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Open for Business (Brandywine Investigations #1-3)
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Fantasy Discussions > Angel Hernandez's "Brandywine Investigations"

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Ulysses Dietz | 1673 comments Brandywine Investigations: Open for Business
By Angel Martinez
Mischief Corner Books, 2016
Cover by Mila May
395 pages
Four stars

Imagine that, after thousands of years, Persephone has decided to divorce Hades (who kidnapped her, after all); forcing him to move out of the Underworld and get a job. Hades, feeling lost and disoriented, decides to establish a private detective agency on the Brandywine River in Wilmington, Delaware. He is aided by his boatman on the River Styx, Charon, who takes on the role of sidekick to droll effect.

Rick Riordan’s Percy Jackson books built a young adult franchise on the premise that the ancient Greco-Roman gods are still very much alive and involved in the day-to-day affairs of humankind. Angel Martinez’s Brandywine Investigations triad takes this intriguing jumping off point two steps further. First, she posits the notion that ALL the gods of ALL human religions are still alive and active—in varying degrees, based on how well they’re remembered. All of these gods, goddesses and related creatures are still out there, trying to cope in a world that in some cases barely believes in them. On a darker note is the notion that it is the meddling of the less, um, warm-hearted of these beings that causes much of the ugliness in the world today. That’s a little disturbing, but Hernandez plays this out thoughtfully and I give her credit for the attempt.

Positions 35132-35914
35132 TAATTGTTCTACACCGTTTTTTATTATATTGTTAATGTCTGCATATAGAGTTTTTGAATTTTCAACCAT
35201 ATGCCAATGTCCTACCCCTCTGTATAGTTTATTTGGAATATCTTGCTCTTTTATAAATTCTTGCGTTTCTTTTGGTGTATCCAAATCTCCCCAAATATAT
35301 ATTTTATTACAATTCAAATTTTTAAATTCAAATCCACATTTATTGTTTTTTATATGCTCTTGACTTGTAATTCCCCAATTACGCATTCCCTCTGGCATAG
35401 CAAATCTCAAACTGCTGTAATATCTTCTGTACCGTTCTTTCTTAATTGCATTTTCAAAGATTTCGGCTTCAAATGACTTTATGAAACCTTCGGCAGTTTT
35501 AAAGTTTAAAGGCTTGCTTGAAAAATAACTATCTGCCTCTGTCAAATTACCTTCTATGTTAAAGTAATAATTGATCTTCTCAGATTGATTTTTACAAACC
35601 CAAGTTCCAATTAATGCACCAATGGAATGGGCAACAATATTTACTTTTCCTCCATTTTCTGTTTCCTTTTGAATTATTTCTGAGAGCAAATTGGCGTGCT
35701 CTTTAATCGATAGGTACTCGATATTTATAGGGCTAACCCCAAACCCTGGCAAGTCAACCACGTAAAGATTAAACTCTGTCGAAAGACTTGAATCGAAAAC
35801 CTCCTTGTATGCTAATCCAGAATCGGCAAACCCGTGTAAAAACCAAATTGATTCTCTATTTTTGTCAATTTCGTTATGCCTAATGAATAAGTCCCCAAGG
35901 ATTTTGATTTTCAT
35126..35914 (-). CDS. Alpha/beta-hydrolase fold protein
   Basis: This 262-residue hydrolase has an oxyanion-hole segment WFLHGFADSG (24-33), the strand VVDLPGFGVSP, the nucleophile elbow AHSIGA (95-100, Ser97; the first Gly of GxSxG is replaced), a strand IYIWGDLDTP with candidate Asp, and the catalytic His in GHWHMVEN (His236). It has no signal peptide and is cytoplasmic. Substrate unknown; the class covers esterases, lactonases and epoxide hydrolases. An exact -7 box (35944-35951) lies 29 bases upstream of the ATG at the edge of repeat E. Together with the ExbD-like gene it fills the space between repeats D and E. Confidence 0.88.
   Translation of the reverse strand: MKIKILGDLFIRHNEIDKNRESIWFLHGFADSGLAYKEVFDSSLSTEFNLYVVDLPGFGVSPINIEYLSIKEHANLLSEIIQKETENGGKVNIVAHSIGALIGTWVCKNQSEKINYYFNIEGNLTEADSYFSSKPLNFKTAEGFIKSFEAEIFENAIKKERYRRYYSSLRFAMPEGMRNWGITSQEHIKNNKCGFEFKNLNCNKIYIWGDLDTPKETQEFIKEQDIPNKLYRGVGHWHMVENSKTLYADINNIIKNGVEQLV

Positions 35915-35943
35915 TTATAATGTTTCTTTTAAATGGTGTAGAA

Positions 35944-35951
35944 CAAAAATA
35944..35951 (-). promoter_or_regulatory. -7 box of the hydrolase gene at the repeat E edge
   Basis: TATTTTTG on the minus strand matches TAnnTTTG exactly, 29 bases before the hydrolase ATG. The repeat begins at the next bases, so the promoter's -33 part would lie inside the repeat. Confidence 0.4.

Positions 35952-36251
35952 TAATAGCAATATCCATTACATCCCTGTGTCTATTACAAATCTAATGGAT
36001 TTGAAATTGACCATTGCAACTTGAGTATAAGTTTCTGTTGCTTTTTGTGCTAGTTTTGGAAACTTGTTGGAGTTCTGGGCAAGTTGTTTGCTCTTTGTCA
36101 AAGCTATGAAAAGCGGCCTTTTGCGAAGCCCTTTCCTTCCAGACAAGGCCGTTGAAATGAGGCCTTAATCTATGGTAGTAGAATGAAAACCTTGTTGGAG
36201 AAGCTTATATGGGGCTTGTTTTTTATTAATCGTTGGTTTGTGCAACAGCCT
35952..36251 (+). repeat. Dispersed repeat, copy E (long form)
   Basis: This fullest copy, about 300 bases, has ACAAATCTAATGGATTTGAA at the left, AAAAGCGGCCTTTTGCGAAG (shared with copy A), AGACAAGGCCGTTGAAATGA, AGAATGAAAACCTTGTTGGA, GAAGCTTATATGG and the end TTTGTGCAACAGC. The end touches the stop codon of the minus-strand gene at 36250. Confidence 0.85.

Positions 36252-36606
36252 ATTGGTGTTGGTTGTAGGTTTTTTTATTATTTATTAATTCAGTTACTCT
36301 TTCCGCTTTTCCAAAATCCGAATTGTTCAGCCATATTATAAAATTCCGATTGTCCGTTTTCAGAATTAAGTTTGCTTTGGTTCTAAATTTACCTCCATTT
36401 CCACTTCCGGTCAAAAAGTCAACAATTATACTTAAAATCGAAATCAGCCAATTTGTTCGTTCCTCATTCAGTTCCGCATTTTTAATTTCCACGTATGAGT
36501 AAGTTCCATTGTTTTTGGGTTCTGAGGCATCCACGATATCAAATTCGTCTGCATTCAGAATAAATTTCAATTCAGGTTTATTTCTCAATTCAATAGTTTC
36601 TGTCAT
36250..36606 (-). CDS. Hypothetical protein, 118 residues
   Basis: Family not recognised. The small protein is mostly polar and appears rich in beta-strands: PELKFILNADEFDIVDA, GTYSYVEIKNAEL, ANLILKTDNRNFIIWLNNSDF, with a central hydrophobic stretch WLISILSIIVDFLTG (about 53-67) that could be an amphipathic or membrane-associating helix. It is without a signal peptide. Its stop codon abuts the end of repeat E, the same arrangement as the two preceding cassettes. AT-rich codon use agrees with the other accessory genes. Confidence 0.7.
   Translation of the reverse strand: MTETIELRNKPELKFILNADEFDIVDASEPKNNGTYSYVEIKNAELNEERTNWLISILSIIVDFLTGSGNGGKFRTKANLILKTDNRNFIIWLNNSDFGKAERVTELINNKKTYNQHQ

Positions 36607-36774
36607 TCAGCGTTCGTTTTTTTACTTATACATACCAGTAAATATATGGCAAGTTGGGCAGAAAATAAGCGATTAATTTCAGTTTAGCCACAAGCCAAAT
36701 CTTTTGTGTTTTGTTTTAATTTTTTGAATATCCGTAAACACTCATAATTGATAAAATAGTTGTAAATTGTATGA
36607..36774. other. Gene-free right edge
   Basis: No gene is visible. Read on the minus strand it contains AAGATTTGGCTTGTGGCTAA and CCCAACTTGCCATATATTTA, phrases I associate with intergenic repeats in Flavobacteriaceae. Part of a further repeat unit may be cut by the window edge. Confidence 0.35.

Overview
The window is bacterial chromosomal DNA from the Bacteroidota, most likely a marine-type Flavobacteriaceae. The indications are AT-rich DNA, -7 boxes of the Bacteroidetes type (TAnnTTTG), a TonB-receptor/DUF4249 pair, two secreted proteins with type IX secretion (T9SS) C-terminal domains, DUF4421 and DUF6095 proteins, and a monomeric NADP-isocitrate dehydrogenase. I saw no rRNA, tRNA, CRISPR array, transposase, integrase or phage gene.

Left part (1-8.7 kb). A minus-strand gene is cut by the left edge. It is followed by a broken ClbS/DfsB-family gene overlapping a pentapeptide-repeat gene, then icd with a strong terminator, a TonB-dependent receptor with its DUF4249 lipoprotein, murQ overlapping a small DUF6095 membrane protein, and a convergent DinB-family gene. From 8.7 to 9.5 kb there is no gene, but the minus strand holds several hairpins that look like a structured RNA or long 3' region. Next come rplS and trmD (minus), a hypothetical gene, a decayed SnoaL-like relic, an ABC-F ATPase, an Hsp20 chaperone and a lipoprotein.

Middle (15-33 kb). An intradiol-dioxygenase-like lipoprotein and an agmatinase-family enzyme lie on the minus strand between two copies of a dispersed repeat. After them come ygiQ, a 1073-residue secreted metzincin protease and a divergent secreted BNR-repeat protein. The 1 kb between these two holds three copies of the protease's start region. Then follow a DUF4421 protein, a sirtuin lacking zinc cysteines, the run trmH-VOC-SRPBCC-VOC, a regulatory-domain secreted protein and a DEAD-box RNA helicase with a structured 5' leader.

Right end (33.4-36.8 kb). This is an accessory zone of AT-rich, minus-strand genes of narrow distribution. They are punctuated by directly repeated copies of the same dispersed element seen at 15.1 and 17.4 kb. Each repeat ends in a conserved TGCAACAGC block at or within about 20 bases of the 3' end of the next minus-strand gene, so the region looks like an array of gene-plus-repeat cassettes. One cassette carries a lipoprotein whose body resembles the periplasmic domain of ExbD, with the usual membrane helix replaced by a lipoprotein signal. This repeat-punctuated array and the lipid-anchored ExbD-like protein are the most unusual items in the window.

This hefty book is comprised of three closely-interconnected novellas previously published individually: “Canines, Crosshairs & Corpses,” “No Enemy But Time,” and “Dragons, Diamonds & Discord.” To be honest, each of these books needs the other two to feel complete, and thus bundling them into a single substantial volume was a great idea. Within these three tales of life in modern America (yes!) we find not only Hades, but his nephews Dionysus and Hermes, his nieces Aphrodite and Artemis, his son Zagreus, the dragon Fafnir from Nordic myth, and a fallen angel named Michael, who is Zagreus’s boyfriend.

Which leads to the second step that Martinez has taken: she presumes that the Greco-Roman gods of western antiquity were by-and-large bisexual. Clearly, with a gay-romance audience in mind, this was sort of a no-brainer. Indeed, I wouldn’t have read these without that twist on tradition.

And I’m glad I did. There are all sorts of variant themes of paranormal/human interaction on the e-book shelves these days; but I love what Martinez has done with the premise here. Seeing these mythical beings in the context of the modern world, presented as akin to corporate executives or elected officials, is to be reminded of what a massive soap-opera the world of Olympus was.

I didn’t give this series five stars because Martinez can’t quite resolve all of the complicated issues she raises in a way that has the kind of moral heft I’d like to see. There are some really loose ends that are never resolved by the end of the book, and while I loved the romantic plotlines, I wish the overall premise had been kept a little tighter.

message 2: by Meghan (last edited Jun 17, 2018 11:07AM) (new) - rated it 4 stars

 Meghan (mm_reads) | 31 comments Open for Business and Family Matters contain the series of 6 separate books.

I love everything Angel Martinez. Almost all 4-5 stars. This is a good one, not the best of her work, but still quite good and enjoyable. I like the characterizations of the myths and humans and her interpretation of how the myths would blend in with modern society.

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